8 tips to motivate volunteers

A group of 8 volunteers in blue t-shirts walking together across the grass.

Charities rely on the kind donations of the public, but these donations aren’t always monetary. Volunteers donate their time to help run charities and community groups, many of whom wouldn’t be able to operate effectively without them.

Running a charity group means you have to juggle all sorts of things, from charity insurance to renting premises - and looking after your volunteers is another vital part of the role. However, it can sometimes be challenging to maintain volunteer enthusiasm. A volunteer isn’t always motivated by the same things as a paid employee, which can make it hard to know what you need to do to keep them engaged with the cause.

An additional problem is that there is no one size fits all approach to inspiring volunteers. Like employees, volunteers will have their own interests, barriers and needs, so different things will drive them. Having a variety of motivation techniques in place can help you identify what your volunteers respond to best.

Interested in building a motivation toolbox? Keep reading for our eight top tips for motivating your charity volunteers.

1. Show respect

In any organisation, the key to keeping people engaged with what you’re doing is to make sure they’re having a good experience working or volunteering with you. The first step to achieving that is to ensure your volunteers feel respected. Remember, they’re giving up their time to help further your charity’s cause - if they don’t feel appreciated, they might give up helping you.

How do you show respect for your volunteers? A simple option is to verbally express your gratitude for their help - particularly if you’re specific. For example, mention your appreciation for a certain action you’ve noticed them doing rather than simply giving out a generalised message to all volunteers. This will help individual volunteers to feel you value them personally.

2. Communicate

It’s hard to feel motivated when you don’t know what you’re supposed to be doing. Regular meetings - or regular emails if meetings aren’t required - are vital as they help to give your volunteers a sense of direction. Especially at the beginning of their service, volunteers will find it useful to know what’s expected of them, and meetings or bulletins are an excellent opportunity to notify volunteers of important dates coming up.

You should also make sure that you’re giving your volunteers all the support and information they need to perform their role - particularly if they’re doing something they’ve never tried before.

3. Have an open door policy

Part of helping your volunteers to enjoy the time spent with your charity is acknowledging that things aren’t always going to be easy. Having an open door policy encourages your volunteers to feel comfortable coming to you for advice if they have questions or concerns. This helps to foster a community spirit. You should also check in with your team from time to time to make sure they know they are supported.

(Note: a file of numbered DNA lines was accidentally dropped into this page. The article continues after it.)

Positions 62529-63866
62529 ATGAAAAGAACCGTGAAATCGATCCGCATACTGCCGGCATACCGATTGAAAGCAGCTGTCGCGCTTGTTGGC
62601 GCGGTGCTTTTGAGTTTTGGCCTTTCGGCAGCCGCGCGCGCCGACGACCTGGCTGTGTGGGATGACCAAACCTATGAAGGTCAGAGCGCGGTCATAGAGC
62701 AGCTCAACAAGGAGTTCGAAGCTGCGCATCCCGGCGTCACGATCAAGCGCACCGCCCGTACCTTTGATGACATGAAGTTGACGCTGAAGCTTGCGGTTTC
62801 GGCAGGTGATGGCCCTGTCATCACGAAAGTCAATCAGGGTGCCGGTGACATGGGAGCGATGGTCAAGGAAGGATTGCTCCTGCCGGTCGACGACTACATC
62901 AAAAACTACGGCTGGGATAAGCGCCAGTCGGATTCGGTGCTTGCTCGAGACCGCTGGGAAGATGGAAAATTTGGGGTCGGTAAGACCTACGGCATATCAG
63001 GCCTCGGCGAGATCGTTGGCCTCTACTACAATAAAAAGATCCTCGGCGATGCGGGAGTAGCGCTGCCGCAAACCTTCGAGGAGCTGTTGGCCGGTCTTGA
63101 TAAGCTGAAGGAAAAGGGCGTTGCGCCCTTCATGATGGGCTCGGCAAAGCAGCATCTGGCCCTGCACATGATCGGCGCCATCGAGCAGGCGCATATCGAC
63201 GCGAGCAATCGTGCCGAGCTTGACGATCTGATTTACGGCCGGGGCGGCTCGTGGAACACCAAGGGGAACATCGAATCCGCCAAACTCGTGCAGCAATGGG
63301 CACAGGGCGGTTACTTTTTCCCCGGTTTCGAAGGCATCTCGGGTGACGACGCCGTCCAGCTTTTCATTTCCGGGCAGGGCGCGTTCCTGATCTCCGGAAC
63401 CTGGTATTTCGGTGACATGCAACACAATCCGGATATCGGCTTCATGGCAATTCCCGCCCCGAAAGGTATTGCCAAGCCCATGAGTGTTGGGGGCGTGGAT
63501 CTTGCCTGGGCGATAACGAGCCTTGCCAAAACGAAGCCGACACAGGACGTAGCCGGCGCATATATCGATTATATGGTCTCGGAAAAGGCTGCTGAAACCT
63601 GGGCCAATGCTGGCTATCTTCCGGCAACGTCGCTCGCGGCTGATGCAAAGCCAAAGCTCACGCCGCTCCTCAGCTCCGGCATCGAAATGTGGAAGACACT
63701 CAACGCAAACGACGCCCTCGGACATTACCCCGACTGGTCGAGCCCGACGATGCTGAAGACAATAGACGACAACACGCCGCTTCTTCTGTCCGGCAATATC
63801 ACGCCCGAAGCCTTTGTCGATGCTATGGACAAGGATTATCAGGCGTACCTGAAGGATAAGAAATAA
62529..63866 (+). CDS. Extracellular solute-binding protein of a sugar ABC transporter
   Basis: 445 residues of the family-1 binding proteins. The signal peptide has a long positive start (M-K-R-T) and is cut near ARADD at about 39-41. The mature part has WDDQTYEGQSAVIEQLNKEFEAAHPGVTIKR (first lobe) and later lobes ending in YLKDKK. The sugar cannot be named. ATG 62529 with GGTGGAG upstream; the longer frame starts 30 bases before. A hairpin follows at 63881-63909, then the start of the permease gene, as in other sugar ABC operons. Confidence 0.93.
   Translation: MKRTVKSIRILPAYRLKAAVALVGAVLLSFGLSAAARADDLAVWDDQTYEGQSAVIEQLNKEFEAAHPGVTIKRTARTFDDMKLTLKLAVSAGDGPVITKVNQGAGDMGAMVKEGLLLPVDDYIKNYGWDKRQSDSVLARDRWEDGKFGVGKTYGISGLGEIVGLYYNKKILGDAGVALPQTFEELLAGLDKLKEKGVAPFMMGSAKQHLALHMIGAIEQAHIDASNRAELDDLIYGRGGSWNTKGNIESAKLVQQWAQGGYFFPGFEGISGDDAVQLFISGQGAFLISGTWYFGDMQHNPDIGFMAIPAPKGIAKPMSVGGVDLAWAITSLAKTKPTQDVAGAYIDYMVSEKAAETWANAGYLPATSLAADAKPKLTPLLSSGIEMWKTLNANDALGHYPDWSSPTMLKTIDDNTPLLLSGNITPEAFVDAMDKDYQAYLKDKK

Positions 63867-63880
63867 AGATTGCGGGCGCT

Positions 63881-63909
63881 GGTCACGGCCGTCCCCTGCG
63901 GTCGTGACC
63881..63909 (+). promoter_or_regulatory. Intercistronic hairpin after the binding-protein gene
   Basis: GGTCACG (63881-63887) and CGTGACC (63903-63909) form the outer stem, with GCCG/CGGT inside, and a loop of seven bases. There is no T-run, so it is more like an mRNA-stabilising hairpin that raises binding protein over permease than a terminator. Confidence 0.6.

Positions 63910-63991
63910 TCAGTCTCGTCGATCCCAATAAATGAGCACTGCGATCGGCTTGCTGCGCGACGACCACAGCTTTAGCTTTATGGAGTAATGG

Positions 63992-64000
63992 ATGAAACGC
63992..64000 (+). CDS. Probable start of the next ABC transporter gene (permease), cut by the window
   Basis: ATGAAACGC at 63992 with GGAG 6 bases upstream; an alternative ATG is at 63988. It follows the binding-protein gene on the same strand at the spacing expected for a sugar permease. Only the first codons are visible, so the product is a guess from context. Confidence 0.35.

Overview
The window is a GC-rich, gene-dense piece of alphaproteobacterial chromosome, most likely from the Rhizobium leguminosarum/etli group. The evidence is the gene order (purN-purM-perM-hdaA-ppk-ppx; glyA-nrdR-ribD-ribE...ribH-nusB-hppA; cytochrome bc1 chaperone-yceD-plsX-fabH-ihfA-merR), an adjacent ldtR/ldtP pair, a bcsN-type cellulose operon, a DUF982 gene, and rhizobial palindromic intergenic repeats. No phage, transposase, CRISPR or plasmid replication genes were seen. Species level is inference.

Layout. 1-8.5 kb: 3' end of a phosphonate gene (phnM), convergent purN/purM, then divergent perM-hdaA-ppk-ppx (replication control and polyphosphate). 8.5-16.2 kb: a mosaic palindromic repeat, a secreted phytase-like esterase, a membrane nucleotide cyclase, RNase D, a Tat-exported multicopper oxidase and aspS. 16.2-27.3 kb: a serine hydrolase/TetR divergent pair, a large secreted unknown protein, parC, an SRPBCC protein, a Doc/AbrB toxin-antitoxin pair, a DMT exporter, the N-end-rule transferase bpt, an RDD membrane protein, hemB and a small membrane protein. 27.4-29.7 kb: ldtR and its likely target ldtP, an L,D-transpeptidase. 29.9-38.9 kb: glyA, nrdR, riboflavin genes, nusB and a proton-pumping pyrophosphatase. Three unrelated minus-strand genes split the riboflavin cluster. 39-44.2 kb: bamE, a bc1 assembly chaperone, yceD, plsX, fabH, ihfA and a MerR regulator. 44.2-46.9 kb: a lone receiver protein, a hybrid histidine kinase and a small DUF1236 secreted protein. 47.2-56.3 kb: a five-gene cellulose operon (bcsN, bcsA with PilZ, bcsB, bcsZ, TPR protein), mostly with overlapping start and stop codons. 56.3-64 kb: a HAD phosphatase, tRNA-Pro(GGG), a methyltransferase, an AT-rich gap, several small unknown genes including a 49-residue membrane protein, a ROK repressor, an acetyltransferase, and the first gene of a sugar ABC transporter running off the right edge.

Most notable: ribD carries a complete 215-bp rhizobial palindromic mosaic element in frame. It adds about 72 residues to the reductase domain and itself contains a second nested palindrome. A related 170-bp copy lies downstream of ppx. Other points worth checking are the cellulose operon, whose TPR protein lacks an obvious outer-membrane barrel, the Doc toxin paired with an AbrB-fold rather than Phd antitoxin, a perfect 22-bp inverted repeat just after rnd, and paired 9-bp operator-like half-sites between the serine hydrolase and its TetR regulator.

4. Find common goals

There are many reasons why people choose to volunteer for charity organisations - to give back to the community, to meet new people or to fill their time, for example. Sitting down with your volunteers and discussing their strengths, weaknesses, interests and hobbies can make it easier to identify who is best suited to each role in your organisation. Remember, people who are interested in what they do are likely to be happier doing it.

5. Recognise achievement

Everybody likes to feel like their efforts are being appreciated, and volunteers especially deserve recognition and praise for their work. As they’re not being paid for their time, it’s particularly important to let them know how much their contribution means to your charity in order to keep them motivated. That way, they’re more likely to continue to strive to produce quality results.

6. Build team spirit

Building a sense of community within your volunteer team is key to keeping motivation levels high. You can’t always be there to make sure each and every one of your volunteers is feeling good, but fostering relationships in the rest of the team means they’ll help to encourage and motivate each other. Try organising a ‘meet and greet’ or regular social event such as a meal out or coffee morning to encourage volunteers to get to know each other outside of the work you’re doing.

7. Encourage development and training

Volunteers are working with you because they want to help you, yet many receive limited training that prevents them from reaching their full potential. Investing in personal development and training your volunteers not only gives them a better understanding of their role, but motivates them to grow and strive to better themselves.

8. Accommodate

At the end of the day, volunteers are giving up their free time to help you with your charity’s cause, so it’s important to be as flexible as possible. If your volunteers are unable to work their usual routine or need to take time off, accommodating those requests can help to ensure they’ll continue to work with you in the future.


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